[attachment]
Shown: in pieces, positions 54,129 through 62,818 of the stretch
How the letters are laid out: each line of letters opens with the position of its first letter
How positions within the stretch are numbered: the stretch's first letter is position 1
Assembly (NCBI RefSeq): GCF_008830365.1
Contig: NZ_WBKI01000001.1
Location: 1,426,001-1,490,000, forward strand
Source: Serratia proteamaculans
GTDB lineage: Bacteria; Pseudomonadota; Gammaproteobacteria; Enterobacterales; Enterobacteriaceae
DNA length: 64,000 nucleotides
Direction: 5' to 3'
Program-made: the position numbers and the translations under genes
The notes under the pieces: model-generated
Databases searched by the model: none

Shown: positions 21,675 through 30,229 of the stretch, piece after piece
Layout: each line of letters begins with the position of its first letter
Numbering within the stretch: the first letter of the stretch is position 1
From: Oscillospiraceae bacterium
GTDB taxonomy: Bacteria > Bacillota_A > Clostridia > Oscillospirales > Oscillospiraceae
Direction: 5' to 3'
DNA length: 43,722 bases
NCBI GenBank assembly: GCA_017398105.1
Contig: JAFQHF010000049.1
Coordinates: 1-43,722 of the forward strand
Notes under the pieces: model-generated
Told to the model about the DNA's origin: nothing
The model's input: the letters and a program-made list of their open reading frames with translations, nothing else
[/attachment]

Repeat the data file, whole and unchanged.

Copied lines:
Shown: in pieces, positions 54,129 through 62,818 of the stretch
How the letters are laid out: each line of letters opens with the position of its first letter
How positions within the stretch are numbered: the stretch's first letter is position 1
Assembly (NCBI RefSeq): GCF_008830365.1
Contig: NZ_WBKI01000001.1
Location: 1,426,001-1,490,000, forward strand
Source: Serratia proteamaculans
GTDB lineage: Bacteria; Pseudomonadota; Gammaproteobacteria; Enterobacterales; Enterobacteriaceae
DNA length: 64,000 nucleotides
Direction: 5' to 3'
Program-made: the position numbers and the translations under genes
The notes under the pieces: model-generated
Databases searched by the model: none

Shown: positions 21,675 through 30,229 of the stretch, piece after piece
Layout: each line of letters begins with the position of its first letter
Numbering within the stretch: the first letter of the stretch is position 1
From: Oscillospiraceae bacterium
GTDB taxonomy: Bacteria > Bacillota_A > Clostridia > Oscillospirales > Oscillospiraceae
Direction: 5' to 3'
DNA length: 43,722 bases
NCBI GenBank assembly: GCA_017398105.1
Contig: JAFQHF010000049.1
Coordinates: 1-43,722 of the forward strand
Notes under the pieces: model-generated
Told to the model about the DNA's origin: nothing
The model's input: the letters and a program-made list of their open reading frames with translations, nothing else